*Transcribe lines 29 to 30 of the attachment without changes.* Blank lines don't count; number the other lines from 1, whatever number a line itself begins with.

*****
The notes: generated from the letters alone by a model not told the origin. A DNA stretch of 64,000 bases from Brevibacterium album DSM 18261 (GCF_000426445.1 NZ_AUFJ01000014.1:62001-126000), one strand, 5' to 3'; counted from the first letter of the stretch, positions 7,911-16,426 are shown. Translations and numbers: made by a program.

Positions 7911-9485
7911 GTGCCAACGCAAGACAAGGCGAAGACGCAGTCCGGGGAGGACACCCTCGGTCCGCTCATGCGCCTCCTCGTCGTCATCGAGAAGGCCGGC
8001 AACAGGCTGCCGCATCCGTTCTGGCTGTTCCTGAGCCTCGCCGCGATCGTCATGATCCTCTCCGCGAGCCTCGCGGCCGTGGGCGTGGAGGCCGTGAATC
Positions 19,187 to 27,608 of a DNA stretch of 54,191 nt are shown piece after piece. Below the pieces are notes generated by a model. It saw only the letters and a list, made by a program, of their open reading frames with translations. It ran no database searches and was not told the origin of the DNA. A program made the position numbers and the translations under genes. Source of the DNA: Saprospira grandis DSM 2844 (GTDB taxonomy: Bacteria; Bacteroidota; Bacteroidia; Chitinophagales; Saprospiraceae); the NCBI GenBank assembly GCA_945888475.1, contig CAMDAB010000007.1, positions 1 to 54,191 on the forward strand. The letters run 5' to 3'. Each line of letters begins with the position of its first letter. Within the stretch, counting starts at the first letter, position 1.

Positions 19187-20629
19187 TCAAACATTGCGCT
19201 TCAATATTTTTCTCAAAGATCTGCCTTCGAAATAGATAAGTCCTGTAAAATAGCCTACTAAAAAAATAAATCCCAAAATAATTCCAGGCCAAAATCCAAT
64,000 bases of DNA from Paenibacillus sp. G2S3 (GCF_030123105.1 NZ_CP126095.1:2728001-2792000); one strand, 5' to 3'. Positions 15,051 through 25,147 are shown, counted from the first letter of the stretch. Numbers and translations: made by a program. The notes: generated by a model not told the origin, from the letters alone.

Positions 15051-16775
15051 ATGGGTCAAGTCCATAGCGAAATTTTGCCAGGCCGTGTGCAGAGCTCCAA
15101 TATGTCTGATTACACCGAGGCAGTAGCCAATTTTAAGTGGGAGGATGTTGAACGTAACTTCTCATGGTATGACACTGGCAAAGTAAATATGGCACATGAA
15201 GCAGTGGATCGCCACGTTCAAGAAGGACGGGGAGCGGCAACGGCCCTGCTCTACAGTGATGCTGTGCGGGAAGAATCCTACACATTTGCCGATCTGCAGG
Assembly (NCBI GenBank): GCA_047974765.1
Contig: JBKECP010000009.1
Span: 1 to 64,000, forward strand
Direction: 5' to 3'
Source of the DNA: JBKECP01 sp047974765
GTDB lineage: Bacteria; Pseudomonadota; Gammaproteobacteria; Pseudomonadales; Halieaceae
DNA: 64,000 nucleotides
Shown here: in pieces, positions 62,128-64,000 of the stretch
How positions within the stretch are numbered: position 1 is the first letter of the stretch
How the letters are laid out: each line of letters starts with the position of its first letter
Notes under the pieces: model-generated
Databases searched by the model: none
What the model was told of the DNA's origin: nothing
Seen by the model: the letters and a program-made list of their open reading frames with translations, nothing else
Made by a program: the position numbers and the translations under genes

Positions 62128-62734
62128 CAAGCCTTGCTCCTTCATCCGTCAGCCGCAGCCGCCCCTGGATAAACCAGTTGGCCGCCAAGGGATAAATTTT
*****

Positions 62128-62734
62128 CAAGCCTTGCTCCTTCATCCGTCAGCCGCAGCCGCCCCTGGATAAACCAGTTGGCCGCCAAGGGATAAATTTT